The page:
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Y’all are buying a lot of digital cards.
Digital collectible card games (CCGs) brought in $1.2 billion last year and should rise by another $100 million this year, analyst SuperData Research said in a new study released this morning.
The games, which offer players battles with custom-built decks of cards (think Magic: The Gathering), will continue to grow over the next couple of years, taking their place as a “dominant category” alongside massive online battle arena games (MOBAs) and other new genres, the report said. Blizzard Entertainment’s Hearthstone: Heroes of Warcraft leads the genre.
“Collectible card games have been tremendously popular for a long time, and in its transition to digital has managed to reach a massive audience,” said Carter Rogers, an analyst at SuperData. An estimated 37 million gamers play digital CCGs worldwide, the study suggests.
“It’s a fascinating category … because it combines micro-transactions with strategic, competitive game play. Collectible card games have remained popular through the years and will continue to be a source of inspiration for the industry at large.”
CCG players are overwhelmingly male, the study showed (80 percent), and the average age is 31. That makes them one of the most male-dominated gaming categories.
SuperData has been tracking CCGs since its founding in 2009, Rogers said. This latest study used a survey of 776 CCG players from May to June this year and an analysis of 256.5 million CCG transactions from October 2011 to June 2015.
Hearthstone leads the market by a wide margin thanks in part to its tie-in with Activision Blizzard’s other games, he said.
“The unprecedented success of Hearthstone compared to its peers is the result of Activision’s brilliant marketing machine and its ability to cross-promote its games unlike any other publisher,” Rogers said.
Hearthstone brings in about $20 million a month, with 8 million PC and 9 million mobile players, according to the report.
“Being able to build on a vast, pre-existing narrative economy allows both existing and new players to quickly find a touchpoint with the game, thereby establishing a different relationship compared to the majority of free-to-play titles currently available on iOS and PC,” Rogers said.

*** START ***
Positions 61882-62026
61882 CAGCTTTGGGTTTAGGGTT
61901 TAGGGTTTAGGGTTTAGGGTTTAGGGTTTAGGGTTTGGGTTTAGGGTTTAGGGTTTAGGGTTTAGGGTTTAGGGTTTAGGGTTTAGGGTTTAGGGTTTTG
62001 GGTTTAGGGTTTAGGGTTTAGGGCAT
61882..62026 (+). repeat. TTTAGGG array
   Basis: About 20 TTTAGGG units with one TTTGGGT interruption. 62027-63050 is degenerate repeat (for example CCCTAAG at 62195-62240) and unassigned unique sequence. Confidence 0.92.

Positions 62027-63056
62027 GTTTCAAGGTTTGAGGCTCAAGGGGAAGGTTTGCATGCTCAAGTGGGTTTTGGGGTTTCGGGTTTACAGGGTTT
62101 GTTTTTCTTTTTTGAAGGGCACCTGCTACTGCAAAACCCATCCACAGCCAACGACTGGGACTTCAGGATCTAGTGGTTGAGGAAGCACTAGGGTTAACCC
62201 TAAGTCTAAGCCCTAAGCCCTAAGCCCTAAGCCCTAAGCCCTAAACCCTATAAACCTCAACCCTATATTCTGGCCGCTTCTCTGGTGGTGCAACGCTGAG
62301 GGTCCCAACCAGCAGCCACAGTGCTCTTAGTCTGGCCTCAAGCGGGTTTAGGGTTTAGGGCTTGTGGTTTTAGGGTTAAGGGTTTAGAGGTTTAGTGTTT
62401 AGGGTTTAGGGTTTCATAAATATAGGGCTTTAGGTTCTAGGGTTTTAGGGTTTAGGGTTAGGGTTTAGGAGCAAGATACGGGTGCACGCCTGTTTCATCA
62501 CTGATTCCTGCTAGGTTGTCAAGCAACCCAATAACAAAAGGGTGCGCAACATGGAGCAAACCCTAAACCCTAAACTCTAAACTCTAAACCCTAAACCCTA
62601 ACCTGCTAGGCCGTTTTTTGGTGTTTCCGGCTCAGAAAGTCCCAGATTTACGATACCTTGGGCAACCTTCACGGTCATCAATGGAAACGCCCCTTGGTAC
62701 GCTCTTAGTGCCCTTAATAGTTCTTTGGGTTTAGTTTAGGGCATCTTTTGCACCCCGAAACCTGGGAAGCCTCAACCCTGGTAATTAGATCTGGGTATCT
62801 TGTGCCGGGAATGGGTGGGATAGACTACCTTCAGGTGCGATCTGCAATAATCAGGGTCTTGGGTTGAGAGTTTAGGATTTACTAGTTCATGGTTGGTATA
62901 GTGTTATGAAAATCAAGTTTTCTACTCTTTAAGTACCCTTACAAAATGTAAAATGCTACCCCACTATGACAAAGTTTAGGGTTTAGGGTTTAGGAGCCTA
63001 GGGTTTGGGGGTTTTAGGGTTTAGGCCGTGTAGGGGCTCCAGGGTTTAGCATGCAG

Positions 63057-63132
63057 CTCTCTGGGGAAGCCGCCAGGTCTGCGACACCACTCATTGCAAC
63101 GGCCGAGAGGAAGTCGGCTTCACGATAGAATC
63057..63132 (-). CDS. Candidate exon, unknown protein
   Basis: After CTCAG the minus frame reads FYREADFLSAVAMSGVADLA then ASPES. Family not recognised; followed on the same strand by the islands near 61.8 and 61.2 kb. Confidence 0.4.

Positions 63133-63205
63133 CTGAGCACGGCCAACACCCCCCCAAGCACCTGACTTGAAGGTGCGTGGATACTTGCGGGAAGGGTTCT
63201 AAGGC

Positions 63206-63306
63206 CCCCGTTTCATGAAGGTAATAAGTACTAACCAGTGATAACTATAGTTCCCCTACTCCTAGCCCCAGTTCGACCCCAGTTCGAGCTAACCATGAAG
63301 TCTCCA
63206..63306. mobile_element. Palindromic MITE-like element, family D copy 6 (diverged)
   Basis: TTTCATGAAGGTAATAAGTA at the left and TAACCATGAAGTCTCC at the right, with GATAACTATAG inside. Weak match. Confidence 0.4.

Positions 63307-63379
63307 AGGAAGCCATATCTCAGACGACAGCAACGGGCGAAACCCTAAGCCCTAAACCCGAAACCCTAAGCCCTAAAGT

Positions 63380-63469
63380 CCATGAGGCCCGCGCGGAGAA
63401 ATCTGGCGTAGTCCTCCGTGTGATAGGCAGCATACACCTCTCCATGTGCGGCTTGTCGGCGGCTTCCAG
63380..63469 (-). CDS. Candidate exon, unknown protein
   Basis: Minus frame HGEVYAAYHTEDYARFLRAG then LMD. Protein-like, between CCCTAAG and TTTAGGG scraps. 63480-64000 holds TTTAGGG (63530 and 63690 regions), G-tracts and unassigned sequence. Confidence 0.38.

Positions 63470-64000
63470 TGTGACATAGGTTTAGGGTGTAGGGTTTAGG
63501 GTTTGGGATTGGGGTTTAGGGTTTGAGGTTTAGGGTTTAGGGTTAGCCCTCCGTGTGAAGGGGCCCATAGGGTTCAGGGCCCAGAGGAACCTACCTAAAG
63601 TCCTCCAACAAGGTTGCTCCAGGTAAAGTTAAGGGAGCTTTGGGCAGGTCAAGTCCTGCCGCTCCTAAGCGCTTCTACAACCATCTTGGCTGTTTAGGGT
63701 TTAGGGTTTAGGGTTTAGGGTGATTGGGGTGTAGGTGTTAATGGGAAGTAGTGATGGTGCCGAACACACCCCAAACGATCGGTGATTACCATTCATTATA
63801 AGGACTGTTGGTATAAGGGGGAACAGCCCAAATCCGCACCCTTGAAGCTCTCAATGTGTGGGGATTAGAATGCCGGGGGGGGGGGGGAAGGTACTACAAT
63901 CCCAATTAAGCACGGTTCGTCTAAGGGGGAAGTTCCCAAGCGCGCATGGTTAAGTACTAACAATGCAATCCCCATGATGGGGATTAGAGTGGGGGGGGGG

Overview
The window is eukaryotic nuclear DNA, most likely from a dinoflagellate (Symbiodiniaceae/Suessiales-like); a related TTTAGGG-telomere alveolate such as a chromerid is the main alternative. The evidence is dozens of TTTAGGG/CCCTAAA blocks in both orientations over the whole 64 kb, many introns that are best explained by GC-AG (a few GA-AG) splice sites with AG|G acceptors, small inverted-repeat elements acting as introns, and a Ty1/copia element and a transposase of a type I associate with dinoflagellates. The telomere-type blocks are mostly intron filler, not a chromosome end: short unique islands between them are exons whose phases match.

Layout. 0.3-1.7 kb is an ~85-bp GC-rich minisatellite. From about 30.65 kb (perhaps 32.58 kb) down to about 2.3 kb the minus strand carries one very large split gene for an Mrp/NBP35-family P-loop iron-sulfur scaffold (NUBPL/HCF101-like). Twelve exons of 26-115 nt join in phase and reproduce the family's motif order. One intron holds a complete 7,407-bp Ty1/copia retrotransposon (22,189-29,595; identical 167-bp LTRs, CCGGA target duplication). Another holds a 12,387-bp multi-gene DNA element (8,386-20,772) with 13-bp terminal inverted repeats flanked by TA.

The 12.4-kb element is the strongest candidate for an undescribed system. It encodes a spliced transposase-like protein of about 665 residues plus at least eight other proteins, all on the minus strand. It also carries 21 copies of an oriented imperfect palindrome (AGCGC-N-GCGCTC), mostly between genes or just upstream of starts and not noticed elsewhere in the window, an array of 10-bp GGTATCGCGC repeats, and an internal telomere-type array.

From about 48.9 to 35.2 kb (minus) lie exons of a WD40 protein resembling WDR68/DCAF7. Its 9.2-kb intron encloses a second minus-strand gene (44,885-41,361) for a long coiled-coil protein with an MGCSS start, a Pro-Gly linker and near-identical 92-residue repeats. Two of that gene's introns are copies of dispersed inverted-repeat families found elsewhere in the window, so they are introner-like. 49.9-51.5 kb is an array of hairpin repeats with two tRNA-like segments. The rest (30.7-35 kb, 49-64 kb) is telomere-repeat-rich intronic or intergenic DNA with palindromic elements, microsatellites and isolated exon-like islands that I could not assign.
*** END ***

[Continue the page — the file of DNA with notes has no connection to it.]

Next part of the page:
Blizzard’s rolled out new content at a savvy pace, as well, he said.
“The persistent rollout of add-ons and expansions cultivates a loyal following and, subsequently, higher earnings.”
That doesn’t mean other companies are snagging a share of the market. Electronic Arts and Bethesda are developing new CCGs, SuperData CEO Joost van Dreunen noted, and Wizards of the Coast is revamping its Magic: the Gathering game. Smaller companies, like Stoneblade (SolForge) and Tequila Games (Earthcore), are also finding success.
Smartphones will become the leading platform for digital CCGs next year, the company predicts, earning $532 million in 2016. Phone players spend less, but the audience is growing faster than PC or tablet platforms. PC players spend about 11 percent more on their games on average, and play longer.
“While currently card gamers spend more on PC than mobile, the sheer size of the mobile gaming audience makes it dominant platform,” Rogers said. “Especially when building a broader franchise, it is key to reach as many people as possible, which is something that mobile affords.”
Still, almost half of CCG gamers, 46 percent, play on more than one platform. While new games are commanding ever-larger audiences, SuperData expects revenue to grow by just 5% by 2018, hampered in part by players’ declining spending on mobile platforms and in part by the decline of card games on Facebook.
“We’re currently in a transition where social network-based card games are in decline, dropping from $96 million in 2013 to $30 million this year,” Rogers said, “and we see greater player numbers and spending on PC, which roughly doubled in that same period.”
Older games’ decline is also offsetting some of the growth, he said.
“Falling revenues from a handful of older mobile CCGs are having an outsize impact on overall revenues,” Rogers said. “Card games like Rage of Bahamut and Marvel: War of Heroes were some of the top-grossing mobile apps of 2013, but they’ve since declined.”
Overall, digital players account for more than half — 61 percent — of the world’s CCG market, the report said. Asia leads the digital market, closely followed by North America and then Europe.
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